One afternoon, after a torrential Alabama rainstorm had just passed, I walked outside to check on my garden. I had a large planter that I had yet to fill with dirt, and in the storm, water had filled to the top. On the surface of the clear rainwater a little chipmunk was drowning, with barely enough energy to keep his head above water. I quickly tipped over the planter and watched the poor chipmunk ride the wave onto the nearby ground. He lay panting, unable to move.
I ran in the house for a towel and came back to wrap the chipmunk and gently rub him. I did this until he showed signs of wiggling, and then I set him down. He hobbled off into the bushes so crookedly I wasn’t sure if he would survive, but I told myself he would and left it at that.
I wondered. If I did a painting about this experience, what part of me would it represent? Had I ever felt like a drowning chipmunk? Of course. We’ve all felt like we were drowning or sinking at some time or other.
I wasn’t feeling particularly down when I encountered the chipmunk, and while I painted her I didn’t access any emotions like anguish or hopelessness. But I am no stranger to despair, and painting the chipmunk felt a little like helping the real chipmunk out of the planter. I was acknowledging the times I was in desperate need of emotional help, and reminding myself I had always received it. It made me grateful I rarely felt this way anymore, and I felt slightly triumphant that I had survived a good share of near drownings in my lifetime. (At least they felt that way at the time.)
In moments of despair the well-meant words of folks trying to cheer me up can seem to hold a great lack of understanding and validation. I am a big believer in letting people move through their pain at their own speed, especially when it involves those awful moments of deep sorrow and disconnectedness. I’ve been told by those who’ve lost close loved ones never to spout pithy sayings about how it will all work out for the best or about heaven or about God’s will. A simple “I’m sorry” is the only appropriate thing to say. Simply being with someone reminds them that they are not alone. It may seem small, but it’s a gift that can begin the healing.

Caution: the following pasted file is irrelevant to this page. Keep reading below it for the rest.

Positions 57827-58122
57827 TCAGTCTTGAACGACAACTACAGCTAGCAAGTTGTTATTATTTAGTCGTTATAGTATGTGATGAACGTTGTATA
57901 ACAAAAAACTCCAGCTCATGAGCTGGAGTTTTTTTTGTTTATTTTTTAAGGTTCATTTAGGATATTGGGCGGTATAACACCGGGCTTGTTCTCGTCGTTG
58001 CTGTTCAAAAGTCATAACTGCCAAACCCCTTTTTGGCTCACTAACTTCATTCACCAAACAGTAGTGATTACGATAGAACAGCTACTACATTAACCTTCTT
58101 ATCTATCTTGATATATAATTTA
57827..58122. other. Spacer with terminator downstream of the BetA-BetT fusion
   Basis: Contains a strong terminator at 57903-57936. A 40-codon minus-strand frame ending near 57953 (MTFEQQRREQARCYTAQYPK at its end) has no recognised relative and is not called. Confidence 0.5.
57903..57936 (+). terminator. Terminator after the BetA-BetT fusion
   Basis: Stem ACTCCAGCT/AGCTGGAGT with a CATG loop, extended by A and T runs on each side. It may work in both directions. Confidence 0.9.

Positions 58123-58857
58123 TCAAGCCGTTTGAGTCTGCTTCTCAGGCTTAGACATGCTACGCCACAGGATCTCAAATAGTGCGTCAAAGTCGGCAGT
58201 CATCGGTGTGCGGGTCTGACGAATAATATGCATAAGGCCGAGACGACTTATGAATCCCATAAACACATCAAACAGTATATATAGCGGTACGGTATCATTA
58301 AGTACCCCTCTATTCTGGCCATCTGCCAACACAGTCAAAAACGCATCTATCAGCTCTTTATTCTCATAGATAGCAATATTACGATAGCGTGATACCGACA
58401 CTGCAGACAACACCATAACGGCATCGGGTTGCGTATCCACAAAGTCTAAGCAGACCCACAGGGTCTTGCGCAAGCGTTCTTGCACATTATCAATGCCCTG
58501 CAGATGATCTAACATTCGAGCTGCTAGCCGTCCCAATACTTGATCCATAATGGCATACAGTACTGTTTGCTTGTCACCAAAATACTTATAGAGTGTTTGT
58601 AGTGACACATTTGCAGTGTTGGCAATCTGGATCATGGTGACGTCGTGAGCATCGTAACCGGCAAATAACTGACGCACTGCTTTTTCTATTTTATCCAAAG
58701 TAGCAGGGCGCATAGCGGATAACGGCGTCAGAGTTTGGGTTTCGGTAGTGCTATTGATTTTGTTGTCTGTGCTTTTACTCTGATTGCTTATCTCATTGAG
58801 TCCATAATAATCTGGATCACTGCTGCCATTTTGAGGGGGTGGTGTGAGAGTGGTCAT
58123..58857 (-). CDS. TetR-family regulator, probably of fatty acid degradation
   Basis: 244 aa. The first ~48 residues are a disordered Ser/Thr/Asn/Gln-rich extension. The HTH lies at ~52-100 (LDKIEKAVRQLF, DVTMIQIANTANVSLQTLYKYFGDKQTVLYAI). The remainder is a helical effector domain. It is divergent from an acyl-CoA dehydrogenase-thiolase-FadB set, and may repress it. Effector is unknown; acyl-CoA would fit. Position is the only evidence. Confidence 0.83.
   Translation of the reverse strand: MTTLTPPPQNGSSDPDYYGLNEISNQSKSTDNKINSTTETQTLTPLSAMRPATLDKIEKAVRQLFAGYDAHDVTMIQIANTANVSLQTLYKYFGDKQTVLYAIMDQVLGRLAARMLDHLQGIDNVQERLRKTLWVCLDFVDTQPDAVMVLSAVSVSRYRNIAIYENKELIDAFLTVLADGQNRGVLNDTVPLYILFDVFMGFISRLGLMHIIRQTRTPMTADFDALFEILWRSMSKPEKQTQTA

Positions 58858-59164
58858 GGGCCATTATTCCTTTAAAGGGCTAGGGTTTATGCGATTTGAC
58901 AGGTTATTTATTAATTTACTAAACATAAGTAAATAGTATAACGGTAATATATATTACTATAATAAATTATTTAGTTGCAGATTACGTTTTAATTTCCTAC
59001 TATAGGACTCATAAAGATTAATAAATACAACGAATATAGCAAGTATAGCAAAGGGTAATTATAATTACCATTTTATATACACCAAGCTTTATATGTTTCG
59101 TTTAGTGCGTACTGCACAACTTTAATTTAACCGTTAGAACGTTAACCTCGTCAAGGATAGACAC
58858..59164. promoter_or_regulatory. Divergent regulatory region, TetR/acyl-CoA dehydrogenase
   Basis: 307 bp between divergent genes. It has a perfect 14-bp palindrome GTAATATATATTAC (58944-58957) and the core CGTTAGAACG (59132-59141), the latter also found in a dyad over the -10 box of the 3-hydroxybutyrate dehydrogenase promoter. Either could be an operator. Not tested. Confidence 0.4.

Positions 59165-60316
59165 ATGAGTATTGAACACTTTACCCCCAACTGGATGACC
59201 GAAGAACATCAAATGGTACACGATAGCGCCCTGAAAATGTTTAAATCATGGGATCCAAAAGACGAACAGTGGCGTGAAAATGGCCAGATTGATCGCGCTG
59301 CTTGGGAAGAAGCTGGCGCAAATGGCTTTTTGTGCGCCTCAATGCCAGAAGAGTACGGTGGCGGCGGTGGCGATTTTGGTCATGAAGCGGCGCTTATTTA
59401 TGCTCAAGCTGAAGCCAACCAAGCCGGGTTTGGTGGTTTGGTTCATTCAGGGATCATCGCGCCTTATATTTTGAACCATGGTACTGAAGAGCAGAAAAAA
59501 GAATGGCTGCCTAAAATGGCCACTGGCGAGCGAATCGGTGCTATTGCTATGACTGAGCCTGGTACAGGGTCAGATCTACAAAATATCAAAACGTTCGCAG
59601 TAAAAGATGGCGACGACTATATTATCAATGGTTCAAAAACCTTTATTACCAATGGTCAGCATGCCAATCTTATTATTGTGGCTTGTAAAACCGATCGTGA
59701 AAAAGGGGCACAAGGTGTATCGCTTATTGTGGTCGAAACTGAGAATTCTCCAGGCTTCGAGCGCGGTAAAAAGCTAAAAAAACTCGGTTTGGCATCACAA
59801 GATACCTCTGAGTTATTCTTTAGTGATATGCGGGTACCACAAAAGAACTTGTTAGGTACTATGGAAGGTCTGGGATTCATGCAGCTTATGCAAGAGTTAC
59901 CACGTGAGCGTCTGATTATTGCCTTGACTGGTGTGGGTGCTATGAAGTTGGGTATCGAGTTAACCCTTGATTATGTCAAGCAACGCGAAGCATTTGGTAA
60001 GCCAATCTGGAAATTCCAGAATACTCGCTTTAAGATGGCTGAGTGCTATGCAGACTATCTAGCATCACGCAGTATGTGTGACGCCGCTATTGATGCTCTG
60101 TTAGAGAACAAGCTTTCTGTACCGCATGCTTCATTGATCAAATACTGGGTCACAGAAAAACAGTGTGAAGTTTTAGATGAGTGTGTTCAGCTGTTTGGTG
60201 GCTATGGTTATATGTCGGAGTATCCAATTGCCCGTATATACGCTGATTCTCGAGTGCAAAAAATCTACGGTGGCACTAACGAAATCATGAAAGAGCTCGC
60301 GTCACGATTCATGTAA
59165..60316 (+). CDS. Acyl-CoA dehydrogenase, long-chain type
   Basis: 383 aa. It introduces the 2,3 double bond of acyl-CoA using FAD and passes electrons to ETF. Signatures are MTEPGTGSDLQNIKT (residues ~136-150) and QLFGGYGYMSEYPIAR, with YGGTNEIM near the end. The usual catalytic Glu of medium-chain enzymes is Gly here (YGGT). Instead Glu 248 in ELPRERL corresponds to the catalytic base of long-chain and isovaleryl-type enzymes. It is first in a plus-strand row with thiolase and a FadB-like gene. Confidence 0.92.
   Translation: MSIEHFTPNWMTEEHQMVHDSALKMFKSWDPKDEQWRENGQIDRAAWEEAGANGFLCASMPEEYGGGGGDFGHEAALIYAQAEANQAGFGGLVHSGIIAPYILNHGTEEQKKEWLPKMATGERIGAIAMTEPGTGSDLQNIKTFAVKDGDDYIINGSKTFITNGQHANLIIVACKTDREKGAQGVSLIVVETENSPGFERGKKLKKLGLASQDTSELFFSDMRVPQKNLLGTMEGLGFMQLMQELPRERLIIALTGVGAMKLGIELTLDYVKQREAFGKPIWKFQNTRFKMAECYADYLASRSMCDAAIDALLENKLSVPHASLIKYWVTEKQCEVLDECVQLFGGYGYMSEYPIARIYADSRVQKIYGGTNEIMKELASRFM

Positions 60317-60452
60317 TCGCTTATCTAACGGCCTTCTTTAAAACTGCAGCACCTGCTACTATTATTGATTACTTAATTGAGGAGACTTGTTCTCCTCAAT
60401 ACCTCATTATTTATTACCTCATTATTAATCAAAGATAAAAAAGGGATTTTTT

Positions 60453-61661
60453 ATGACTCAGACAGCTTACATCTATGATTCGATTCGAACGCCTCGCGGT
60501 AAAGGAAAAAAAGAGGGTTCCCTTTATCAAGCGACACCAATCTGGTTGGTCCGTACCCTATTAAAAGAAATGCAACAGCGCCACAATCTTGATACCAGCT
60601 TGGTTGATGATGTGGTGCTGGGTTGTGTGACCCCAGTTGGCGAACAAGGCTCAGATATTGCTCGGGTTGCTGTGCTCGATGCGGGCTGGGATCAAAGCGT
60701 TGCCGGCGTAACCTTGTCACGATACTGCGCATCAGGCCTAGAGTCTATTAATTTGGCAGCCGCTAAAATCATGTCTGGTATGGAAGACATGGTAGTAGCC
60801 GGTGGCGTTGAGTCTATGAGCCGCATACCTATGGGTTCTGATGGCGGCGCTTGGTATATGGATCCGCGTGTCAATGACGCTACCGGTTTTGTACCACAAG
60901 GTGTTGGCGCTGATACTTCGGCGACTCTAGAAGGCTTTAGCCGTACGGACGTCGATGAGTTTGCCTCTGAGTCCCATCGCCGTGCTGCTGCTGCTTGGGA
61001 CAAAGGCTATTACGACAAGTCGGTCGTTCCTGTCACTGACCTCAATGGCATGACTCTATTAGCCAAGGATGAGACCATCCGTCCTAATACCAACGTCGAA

Along with the compassion of others, there is something I have come to rely on in times of great sorrow. In fact, my most desperate times hold the greatest opportunity to get in touch with it. It is surrender. When things look darkest I am being shown that there are many things in life over which I have no control. Knowing this doesn’t necessarily lessen pain, but there is the tiniest sensation of relief when I acknowledge that there is nothing to be done about it. Surrender loosens the grip of trying to manage and direct, to stop the unstoppable, to change things out of my power, and wishing things were different. When I loosen my grip I find myself in that bewildering place where things can still look bleak, but I am in a place called, “I don’t know”—a place of wide-open possibility. I am shown my true place in the cosmos.
It may take time, even lots of it, but I feel better eventually. In that process I am often more of an observer than an orchestrator. I heal at my own pace, and mostly watch as little by little I feel better than I did a week ago. People show up with the most uncanny timing, giving with grace and humor and not even knowing they’re doing it. Eventually the suffering lessens, and the path that led me through it gives me benefits I couldn’t have received any other way.
A couple days after I saved the floundering chipmunk, I saw two happy, quick-footed chipmunks playing near the same area, and I’d like to think one of them was my sea-faring buddy. I hadn’t expected to see such a joyful sign that things probably turned out OK. In any case, it seemed like he was saying thank you, in a small way. If I could have spoken to the chipmunk I’d have thanked him, too. And then I’d have told him to take some swimming lessons.